Updated: Sep 15, 2019

How adopting a growth mindset promotes resilience and success

Developing a growth mindset is one of the most beneficial assets when embarking on a secondary school journey. In fact, it is a mindset that will serve any human being at any stage of their life.

The concept of growth vs fixed mindsets stems from the work of Stanford psychologist, Carol Dweck. She explains that a growth mindset is where you focus on effort rather than success. Where you understand that intelligence is not fixed, and can be developed just like any other skill.

We see time and time again how damaging the perfectionist mindset can be on young people, and adults alike. If we can teach people at a young age to value effort, persistence and reflection rather than focusing heavily on high scores or good grades, then we are setting them up to be lifelong learners with healthy, resilient attitudes.

We want young people to feel pride and success through acknowledging their effort, persistence and ability to reflect for growth. This can be a challenge given that many schools and educational institutions focus heavily on outcomes, and communicate in levels or grades.

That's where parents can help

Make it known to your child that their grades or scores aren't the most important thing by focusing your discussion around the effort they apply rather than the score they achieve.

When results are pleasing, praise the effort

“I can see you worked really hard to prepare for this.”
“You must have listened well and maintained focus in class to develop such a good understanding.”
“All the effort you put into completing your classwork and revision has really paid off.”
“Your organisation and homework routine is obviously contributing to your success.”

Make the connection to self-care practices

“Going to bed on time obviously helped you maintain focus in class.”
“Eating all of those greens and vegetables must be supporting your brain to remember and learn new things.”
“Your mindfulness routine is clearly improving your focus in class.”
“I am sure those runs in the morning are having a positive impact on your learning.”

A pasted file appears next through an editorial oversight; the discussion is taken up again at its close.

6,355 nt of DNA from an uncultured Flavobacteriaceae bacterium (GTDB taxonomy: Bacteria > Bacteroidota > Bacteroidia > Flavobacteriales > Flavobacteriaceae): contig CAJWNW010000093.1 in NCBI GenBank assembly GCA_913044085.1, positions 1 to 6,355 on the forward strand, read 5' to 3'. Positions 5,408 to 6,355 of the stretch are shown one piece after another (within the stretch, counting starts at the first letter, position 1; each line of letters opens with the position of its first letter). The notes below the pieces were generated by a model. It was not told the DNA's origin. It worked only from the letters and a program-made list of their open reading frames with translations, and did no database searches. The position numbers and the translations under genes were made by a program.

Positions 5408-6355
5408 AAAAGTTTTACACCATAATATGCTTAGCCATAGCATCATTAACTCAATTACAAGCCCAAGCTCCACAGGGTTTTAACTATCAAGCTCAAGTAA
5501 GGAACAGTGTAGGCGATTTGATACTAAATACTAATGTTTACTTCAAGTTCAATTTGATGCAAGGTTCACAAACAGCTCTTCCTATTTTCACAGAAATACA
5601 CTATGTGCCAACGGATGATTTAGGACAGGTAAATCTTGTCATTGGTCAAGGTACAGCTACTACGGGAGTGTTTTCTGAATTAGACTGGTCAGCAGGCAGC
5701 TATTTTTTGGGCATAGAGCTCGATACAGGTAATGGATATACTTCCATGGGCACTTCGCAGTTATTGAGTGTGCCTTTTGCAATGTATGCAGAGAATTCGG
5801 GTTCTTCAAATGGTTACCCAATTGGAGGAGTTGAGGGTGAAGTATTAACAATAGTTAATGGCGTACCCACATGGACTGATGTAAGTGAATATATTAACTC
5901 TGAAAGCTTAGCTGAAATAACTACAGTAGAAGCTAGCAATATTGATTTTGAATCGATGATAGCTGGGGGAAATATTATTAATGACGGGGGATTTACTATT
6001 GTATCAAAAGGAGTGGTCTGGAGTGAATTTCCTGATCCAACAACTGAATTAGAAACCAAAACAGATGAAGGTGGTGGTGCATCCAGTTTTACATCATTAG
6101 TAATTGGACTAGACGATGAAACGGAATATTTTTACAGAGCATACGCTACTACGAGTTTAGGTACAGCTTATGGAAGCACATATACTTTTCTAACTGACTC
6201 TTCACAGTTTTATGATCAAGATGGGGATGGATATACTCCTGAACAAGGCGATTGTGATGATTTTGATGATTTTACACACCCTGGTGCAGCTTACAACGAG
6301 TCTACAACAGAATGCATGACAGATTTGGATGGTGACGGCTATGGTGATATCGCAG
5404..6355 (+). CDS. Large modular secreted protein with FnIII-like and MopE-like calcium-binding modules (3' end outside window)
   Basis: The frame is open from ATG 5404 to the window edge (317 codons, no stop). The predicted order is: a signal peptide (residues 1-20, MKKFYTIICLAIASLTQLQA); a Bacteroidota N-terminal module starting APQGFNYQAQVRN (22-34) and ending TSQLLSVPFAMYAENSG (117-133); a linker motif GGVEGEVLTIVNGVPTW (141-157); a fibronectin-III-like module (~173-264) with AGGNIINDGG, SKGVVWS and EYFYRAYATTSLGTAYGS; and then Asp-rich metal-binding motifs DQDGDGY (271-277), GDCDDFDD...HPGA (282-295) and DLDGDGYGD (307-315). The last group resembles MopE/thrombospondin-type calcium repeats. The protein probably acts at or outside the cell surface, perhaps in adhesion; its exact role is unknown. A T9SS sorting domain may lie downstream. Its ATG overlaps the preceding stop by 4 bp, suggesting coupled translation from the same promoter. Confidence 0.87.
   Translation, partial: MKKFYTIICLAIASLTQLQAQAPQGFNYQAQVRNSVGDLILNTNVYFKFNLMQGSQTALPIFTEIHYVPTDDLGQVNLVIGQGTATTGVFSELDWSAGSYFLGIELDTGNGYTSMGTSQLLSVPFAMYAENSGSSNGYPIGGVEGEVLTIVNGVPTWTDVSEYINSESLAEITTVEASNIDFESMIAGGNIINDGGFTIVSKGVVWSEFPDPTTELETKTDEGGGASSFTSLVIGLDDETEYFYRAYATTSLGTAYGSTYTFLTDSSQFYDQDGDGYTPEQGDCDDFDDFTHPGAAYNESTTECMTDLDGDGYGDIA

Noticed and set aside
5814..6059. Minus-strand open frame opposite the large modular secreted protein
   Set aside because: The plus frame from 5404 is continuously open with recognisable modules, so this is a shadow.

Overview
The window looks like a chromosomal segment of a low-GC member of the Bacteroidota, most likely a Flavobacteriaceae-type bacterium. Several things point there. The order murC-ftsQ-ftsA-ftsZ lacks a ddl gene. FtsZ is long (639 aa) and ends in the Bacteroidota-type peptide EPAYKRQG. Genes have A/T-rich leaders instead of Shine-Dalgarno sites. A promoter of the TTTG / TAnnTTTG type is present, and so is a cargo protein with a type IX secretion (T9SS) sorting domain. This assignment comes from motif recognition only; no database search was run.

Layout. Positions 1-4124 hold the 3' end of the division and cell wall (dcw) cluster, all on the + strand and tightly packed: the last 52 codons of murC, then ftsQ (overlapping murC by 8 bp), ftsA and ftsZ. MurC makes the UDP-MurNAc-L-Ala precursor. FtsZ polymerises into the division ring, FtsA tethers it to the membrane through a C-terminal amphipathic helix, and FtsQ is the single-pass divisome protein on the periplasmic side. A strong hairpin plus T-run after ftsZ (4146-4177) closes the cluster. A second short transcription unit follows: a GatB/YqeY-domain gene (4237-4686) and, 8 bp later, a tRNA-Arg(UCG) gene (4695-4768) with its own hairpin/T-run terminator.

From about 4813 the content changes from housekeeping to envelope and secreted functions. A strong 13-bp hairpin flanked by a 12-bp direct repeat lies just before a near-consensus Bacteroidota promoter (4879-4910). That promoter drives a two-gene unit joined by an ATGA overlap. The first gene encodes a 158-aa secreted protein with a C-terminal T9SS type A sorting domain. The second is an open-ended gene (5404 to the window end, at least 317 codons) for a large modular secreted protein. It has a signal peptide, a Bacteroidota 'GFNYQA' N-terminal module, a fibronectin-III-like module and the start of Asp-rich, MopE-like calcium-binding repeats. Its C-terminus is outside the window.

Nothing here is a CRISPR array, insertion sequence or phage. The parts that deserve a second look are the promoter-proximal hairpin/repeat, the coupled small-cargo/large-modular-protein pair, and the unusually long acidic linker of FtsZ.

If we praise only the grades or scores, children will likely develop fixed mindset beliefs. If we call them ‘smart’, they don’t recognize the effort that enabled success, which leads to believing they succeed without needing to try. People with fixed mindsets often start to underperform in later years because they formed a belief they were just naturally intelligent, and so never developed the work ethic required for success at a higher level.

When things don’t go so well and a child sees disappointment in their parent or teacher's face, they are often exposed to feelings of unworthiness and may start to tell themselves that they are ‘dumb’ or not good at that particular subject. If we can remove the focus on the grade (as well as our disappointment), and direct them in a supportive way to reflect on the effort they have applied, they remain open to learning through ‘failure’.

Ask your child

“How did you prepare?”
“What did you learn?”
“What did you find difficult?
“What strategies did you use to overcome your challenges?”
“What could you do differently next time?”
“Were did you feel least confident and what would you like to revise?”
“What is a goal you can set moving forward?”

Through developing a habit of reflecting and making connections between effort and success, young people will learn to value their mistakes as opportunities to learn rather than believing they are a failure.

Know someone who would benefit from adopting a growth mindset?

METTA GIRLS offer workshops and coaching services that explore how to change your thinking habits and adopt a growth mindset.

We teach girls how to develop their awareness of thoughts, emotions and reactions so that they are better able to think and behave in ways that support them to thrive.



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